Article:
Certainly, the mood among the religious settlers has grown darker since the disengagement from Gaza three years ago. A significant number subscribe to the belief that, in betraying what they perceive to be the Jewish people’s Biblical birthright to Palestinian territory, the government proved itself unworthy of their loyalty. Others believe that the settlers themselves failed a divine test in not facing down the government and army.

Either way, many far right settlers are turning their backs on those secular laws that clash with their own convictions. One Israeli observer has noted that these settlers no longer see their chief loyalty to the state of Israel but to the Land of Israel, a land promised by God not politicians.

The pamphlet found near Mr. Sternhell’s home, signed by a group called the “Army of Liberators,” reads: “The State of Israel has become our enemy.”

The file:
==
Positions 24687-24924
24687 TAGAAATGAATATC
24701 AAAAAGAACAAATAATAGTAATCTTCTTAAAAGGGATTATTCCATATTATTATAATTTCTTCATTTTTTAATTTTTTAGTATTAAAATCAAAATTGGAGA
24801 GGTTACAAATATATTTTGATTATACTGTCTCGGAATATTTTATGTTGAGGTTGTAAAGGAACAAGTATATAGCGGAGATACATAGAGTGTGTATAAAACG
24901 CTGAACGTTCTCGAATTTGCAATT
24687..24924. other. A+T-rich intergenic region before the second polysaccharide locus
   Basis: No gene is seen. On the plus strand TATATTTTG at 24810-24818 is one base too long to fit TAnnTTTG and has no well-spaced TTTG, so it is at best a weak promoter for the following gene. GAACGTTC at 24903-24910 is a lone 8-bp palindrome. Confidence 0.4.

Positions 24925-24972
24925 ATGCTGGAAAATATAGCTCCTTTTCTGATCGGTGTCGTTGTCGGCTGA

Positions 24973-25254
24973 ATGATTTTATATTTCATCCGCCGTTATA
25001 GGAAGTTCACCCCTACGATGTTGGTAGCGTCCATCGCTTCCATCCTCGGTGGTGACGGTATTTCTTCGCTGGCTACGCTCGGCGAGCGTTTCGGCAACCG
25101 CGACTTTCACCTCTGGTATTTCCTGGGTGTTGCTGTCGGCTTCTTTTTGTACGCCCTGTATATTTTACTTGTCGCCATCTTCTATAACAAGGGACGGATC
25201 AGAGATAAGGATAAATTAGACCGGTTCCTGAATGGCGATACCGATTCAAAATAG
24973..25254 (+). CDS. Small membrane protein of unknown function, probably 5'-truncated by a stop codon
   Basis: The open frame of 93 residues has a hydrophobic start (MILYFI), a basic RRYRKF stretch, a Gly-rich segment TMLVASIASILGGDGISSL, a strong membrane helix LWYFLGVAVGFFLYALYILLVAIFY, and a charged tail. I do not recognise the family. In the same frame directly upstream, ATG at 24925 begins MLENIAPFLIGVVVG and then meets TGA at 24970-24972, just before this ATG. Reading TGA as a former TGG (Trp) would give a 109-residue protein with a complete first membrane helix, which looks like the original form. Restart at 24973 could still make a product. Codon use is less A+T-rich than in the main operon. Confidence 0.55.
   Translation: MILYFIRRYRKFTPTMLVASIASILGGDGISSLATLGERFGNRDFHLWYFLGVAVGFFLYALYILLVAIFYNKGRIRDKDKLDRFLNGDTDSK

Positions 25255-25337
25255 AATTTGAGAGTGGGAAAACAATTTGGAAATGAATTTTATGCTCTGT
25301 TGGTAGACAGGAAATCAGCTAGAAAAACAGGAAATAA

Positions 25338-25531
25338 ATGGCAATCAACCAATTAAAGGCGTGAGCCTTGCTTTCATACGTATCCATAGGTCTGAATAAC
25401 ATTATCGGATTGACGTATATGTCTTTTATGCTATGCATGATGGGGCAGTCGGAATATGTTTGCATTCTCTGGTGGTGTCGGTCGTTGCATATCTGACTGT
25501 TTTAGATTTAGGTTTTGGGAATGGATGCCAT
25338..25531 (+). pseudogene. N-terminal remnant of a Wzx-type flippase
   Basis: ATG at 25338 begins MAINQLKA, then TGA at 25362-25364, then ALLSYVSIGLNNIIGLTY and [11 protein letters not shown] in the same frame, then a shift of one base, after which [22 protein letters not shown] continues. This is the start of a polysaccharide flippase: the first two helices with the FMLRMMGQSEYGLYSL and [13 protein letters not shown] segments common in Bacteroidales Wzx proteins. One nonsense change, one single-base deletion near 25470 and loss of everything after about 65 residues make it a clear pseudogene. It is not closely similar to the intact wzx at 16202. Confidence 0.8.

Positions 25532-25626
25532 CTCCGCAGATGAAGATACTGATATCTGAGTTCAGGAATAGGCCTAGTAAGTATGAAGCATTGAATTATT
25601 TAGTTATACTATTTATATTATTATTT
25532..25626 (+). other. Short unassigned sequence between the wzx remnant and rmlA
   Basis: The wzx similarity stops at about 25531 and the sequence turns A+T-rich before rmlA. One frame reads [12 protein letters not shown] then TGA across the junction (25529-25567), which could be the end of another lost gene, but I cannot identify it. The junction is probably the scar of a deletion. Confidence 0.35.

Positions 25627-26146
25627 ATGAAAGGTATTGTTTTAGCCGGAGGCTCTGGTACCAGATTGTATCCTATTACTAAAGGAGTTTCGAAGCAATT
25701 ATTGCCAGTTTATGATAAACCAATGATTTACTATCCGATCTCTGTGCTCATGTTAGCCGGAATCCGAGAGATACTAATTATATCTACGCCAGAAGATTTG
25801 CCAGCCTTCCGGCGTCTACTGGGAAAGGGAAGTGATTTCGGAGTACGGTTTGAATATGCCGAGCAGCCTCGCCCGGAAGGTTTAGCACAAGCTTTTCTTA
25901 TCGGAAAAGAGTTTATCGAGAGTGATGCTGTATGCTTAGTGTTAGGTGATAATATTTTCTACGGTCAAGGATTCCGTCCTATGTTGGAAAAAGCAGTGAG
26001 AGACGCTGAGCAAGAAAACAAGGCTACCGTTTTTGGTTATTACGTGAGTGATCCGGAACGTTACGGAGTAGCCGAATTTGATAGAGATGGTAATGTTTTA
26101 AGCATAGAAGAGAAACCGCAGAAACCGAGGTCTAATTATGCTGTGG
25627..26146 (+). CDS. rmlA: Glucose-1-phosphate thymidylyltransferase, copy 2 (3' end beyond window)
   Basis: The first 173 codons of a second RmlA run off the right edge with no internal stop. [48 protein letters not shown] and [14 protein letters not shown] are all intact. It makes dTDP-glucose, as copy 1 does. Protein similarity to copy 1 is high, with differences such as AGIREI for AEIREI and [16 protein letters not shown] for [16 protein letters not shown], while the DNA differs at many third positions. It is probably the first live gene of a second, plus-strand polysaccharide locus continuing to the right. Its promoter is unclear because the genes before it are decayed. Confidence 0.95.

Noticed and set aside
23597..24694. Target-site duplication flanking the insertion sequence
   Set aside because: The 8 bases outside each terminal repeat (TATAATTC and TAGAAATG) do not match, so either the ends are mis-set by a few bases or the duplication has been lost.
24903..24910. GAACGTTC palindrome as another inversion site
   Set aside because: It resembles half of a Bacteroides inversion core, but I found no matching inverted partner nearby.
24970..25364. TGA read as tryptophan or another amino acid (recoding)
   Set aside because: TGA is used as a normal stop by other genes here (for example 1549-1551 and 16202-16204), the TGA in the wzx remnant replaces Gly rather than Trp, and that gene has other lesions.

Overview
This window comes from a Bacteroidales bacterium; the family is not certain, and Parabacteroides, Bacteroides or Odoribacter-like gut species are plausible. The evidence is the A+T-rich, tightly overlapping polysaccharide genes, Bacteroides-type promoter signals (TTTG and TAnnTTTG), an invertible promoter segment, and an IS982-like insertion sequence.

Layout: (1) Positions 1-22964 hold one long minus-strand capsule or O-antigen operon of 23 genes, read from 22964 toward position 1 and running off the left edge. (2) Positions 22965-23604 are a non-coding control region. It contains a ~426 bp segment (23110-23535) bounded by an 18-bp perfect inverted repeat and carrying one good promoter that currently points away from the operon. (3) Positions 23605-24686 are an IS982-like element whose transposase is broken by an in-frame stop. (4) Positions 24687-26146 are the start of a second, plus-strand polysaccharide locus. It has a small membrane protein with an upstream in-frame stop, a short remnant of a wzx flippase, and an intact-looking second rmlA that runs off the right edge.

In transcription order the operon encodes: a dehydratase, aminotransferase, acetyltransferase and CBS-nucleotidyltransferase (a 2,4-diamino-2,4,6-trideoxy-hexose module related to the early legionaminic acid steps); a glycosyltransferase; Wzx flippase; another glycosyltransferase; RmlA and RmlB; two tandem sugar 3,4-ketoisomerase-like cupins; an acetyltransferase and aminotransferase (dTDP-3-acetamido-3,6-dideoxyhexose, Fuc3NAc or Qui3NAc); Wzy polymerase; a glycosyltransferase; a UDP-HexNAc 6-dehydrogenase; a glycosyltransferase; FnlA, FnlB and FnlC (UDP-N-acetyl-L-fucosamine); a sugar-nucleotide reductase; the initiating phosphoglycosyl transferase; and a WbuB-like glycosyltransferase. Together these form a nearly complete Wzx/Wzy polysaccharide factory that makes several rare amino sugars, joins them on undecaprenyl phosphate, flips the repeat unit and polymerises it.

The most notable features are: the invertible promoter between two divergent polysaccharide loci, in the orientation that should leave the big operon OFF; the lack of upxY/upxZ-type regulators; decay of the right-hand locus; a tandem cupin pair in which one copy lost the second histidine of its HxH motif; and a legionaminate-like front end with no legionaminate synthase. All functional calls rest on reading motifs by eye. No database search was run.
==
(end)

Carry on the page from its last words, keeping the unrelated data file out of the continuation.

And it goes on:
The Shin Bet, Israel’s secret police, has a Jewish department dedicated to tracking the activities of Jewish terrorists. Unlike the Shin Bet’s Arab department, however, it is small and underfunded. It has also proved largely ineffectual in dealing with the threat posed by the far right.

Jewish extremists who attack Israeli soldiers or Palestinians in the occupied territories, openly incite against Palestinians or express unlawful views rarely face charges, even when there is clear evidence of wrongdoing.

The general lawlessness among the West Bank settlers has reached new peaks, underscored this month when settlers from Yitzhar went on what was widely described as a “pogrom” against Palestinians in the neighboring village of Asira al Qabaliya. The settlers were caught on film firing live ammunition at the villagers, but the police have so far failed to issue indictments.

Also, often forgotten, the so-called Jewish underground has a history of targeting Palestinians inside Israel, including those with citizenship. A car bomb narrowly avoided seriously injuring the wife of Arab Knesset member Issam Makhoul in 2003. Two years later, in the run-up to the Gaza disengagement, a settler-soldier, Natan Zada, shot dead four passengers on a bus to the Israeli Arab city of Shafa’amr.